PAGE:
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New social and personal dynamics are being created every day because of wireless. This book attempts to examine the practical exploitation of wireless networking. The projects here will help you get an understanding of the driving force behind the revolution...
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ISBN 0764558943

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New World's Record for Wi-Fi Distance
Posted by Mike on Wednesday, August 4th, 2004 @ 05:24 pm [News]
Amateur engineering took a new turn on July 31, 2004, in the Nevada desert, as three teenage ham radio operators from Ohio took top honors in the 2nd Annual Defcon Wifi Shootout Contest. Held in conjunction with the annual Defcon convention, the contest seeks to discover who can achieve the greatest connected wireless network distance between two computers using the 802.11b Wireless Fidelity (Wifi) protocol.

Using two consumer-grade 32-milliwatt Orinoco Gold USB Wifi adapters mounted on the feed points of two surplus 9-1/2 foot satellite dishes, the team known as P.A.D. achieved a verified connect distance of 55.1 miles (88.67 kilometers), without the use of external amplification.

This surpasses previous records set in the unamplified class, including those of Canarias Wireless of Spain (70.5 kilometers) and Seattle Wireless (61.1 kilometers).

Read more from Wired News and the full release will be available on WiFi-Shootout.com.

I had the good fortune of visiting the event when the winners set their record. Signed copies of Wi-Fi Toys were awarded to the P.A.D. team. Congratulations!

My digipics from the event are below...



Comments
  Very interesting site ! Personally I need to link a digital camera with a laptop, both of them are USB enabled. Can WIFI be able to solve that problem by using 2 common wifi adapters ? The objective is to remote the digital camera (zoom, trigger and see what you get) not in order to transfer high quality pictures. Thank you in advance !!!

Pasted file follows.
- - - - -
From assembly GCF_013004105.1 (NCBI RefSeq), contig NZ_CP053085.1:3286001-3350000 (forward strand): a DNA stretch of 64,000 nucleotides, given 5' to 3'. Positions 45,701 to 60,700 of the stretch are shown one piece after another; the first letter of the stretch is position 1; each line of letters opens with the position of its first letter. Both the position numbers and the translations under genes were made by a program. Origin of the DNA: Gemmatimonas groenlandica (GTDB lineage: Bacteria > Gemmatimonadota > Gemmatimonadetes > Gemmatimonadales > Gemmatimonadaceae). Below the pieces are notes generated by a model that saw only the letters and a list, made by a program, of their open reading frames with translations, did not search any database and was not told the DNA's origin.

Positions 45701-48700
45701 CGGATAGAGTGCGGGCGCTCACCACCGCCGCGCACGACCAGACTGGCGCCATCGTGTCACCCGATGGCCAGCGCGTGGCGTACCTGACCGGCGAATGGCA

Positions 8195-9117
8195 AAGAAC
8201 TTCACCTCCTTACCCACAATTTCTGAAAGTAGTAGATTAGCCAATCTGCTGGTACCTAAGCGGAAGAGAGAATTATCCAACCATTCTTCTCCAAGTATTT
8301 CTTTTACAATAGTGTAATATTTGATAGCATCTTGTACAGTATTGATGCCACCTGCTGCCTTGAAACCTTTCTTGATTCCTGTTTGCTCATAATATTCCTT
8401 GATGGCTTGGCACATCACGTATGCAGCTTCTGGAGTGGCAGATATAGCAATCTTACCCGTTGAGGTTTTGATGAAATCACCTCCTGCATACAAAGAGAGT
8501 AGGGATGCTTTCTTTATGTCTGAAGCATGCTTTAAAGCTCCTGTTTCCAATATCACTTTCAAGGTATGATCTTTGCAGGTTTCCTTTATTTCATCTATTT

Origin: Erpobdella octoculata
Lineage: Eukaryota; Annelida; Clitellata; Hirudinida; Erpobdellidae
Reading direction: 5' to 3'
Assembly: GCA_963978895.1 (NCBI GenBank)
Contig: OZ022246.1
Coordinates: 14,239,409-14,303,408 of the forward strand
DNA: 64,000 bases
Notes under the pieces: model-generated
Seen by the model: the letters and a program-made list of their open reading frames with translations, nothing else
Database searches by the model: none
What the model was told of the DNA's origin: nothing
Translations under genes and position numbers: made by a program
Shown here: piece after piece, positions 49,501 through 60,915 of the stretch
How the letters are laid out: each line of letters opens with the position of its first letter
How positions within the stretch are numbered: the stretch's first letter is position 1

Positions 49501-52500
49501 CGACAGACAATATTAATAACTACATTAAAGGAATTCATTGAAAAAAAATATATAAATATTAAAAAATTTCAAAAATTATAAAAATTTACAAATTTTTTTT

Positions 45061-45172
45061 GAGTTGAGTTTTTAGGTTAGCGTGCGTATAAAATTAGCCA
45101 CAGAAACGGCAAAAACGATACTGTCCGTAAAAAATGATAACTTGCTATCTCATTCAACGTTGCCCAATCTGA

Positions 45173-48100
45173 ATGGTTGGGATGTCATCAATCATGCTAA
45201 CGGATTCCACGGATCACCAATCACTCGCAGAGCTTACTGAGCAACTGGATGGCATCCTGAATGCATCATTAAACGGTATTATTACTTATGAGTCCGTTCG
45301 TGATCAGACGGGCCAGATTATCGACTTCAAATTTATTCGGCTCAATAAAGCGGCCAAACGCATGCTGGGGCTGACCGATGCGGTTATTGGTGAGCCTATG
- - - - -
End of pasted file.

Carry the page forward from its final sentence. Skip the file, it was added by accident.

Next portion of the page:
Posted by: Eric on Friday, August 6th, 2004 @ 02:01 am
 
 

 
  Wow. Frankly, the Senao 200mW cards beat the pants off those Orinoco 15dBm cards - 8dB better transmit power and at least the same receive gain. They could definitely increase the link with those cards, though with the above dishes I'm sure they're not within FCC limits (then again, the above dishes probably aren't either).

Posted by: Geoff on Tuesday, October 5th, 2004 @ 08:11 am
 
 

 
  They have HAM licenses, so they are within FCC limits, IIRC.

Posted by: Anonymous on Tuesday, October 5th, 2004 @ 08:50 am
 
 

 
  The originally used amplifiers, 600 mw if I recall correctly. But the link was so stable that they decided to try it without amps. They removed the amps from the circuit and still made a successful link with only the Orinoco cards.

Posted by: Mike O on Tuesday, October 5th, 2004 @ 11:03 am
 
 

 
  Just for your info it appears US amateurs can TX with 1500Watts between 2300-2450MHz which covers some of the lower WiFi channels in which case means, they wanted they could TX WiFi at 1500watts!!! In the UK we are only alowed 400Watts. Just imagine.... Hughhhh.... Gav.

Posted by: Gavin Nesbitt (M1BXF) on Sunday, January 30th, 2005 @ 07:30 am
 
 

 
  I was part of the PAD team. Beacause 802.11b is spread spectrum, I am fairly certain we are only allowed 100 watts at the feed point not EIRP. So you will see us out in the desert again on July 29th-31st with bigger dishes and more power. Checkout www.wifiworldrecord.com to donate!

Posted by: Justin on Monday, June 27th, 2005 @ 06:27 am
 
 

 
  I've always been interesting in making a long distance network link work. What goes into making your typical "dish" antenna?

Posted by: D.C. on Thursday, October 20th, 2005 @ 09:52 pm
 


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